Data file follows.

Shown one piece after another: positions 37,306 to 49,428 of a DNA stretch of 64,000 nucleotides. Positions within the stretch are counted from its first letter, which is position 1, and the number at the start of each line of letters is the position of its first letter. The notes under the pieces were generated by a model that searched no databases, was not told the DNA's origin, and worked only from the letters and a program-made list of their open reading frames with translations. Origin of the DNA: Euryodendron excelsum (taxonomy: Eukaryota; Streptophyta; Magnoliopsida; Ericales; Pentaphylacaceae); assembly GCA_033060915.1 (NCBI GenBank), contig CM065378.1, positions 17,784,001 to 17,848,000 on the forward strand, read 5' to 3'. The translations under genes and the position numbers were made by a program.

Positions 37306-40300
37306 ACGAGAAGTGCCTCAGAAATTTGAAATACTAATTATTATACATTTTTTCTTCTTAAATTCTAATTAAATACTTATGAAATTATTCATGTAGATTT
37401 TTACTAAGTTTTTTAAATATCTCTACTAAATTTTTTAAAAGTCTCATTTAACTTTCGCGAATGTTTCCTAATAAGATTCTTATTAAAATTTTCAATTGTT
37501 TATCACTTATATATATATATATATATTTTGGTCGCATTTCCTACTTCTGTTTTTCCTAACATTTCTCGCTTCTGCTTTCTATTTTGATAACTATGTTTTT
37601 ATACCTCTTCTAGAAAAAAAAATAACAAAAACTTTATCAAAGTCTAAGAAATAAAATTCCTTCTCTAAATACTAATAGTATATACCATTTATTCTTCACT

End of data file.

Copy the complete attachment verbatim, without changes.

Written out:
Shown one piece after another: positions 37,306 to 49,428 of a DNA stretch of 64,000 nucleotides. Positions within the stretch are counted from its first letter, which is position 1, and the number at the start of each line of letters is the position of its first letter. The notes under the pieces were generated by a model that searched no databases, was not told the DNA's origin, and worked only from the letters and a program-made list of their open reading frames with translations. Origin of the DNA: Euryodendron excelsum (taxonomy: Eukaryota; Streptophyta; Magnoliopsida; Ericales; Pentaphylacaceae); assembly GCA_033060915.1 (NCBI GenBank), contig CM065378.1, positions 17,784,001 to 17,848,000 on the forward strand, read 5' to 3'. The translations under genes and the position numbers were made by a program.

Positions 37306-40300
37306 ACGAGAAGTGCCTCAGAAATTTGAAATACTAATTATTATACATTTTTTCTTCTTAAATTCTAATTAAATACTTATGAAATTATTCATGTAGATTT
37401 TTACTAAGTTTTTTAAATATCTCTACTAAATTTTTTAAAAGTCTCATTTAACTTTCGCGAATGTTTCCTAATAAGATTCTTATTAAAATTTTCAATTGTT
37501 TATCACTTATATATATATATATATATTTTGGTCGCATTTCCTACTTCTGTTTTTCCTAACATTTCTCGCTTCTGCTTTCTATTTTGATAACTATGTTTTT
37601 ATACCTCTTCTAGAAAAAAAAATAACAAAAACTTTATCAAAGTCTAAGAAATAAAATTCCTTCTCTAAATACTAATAGTATATACCATTTATTCTTCACT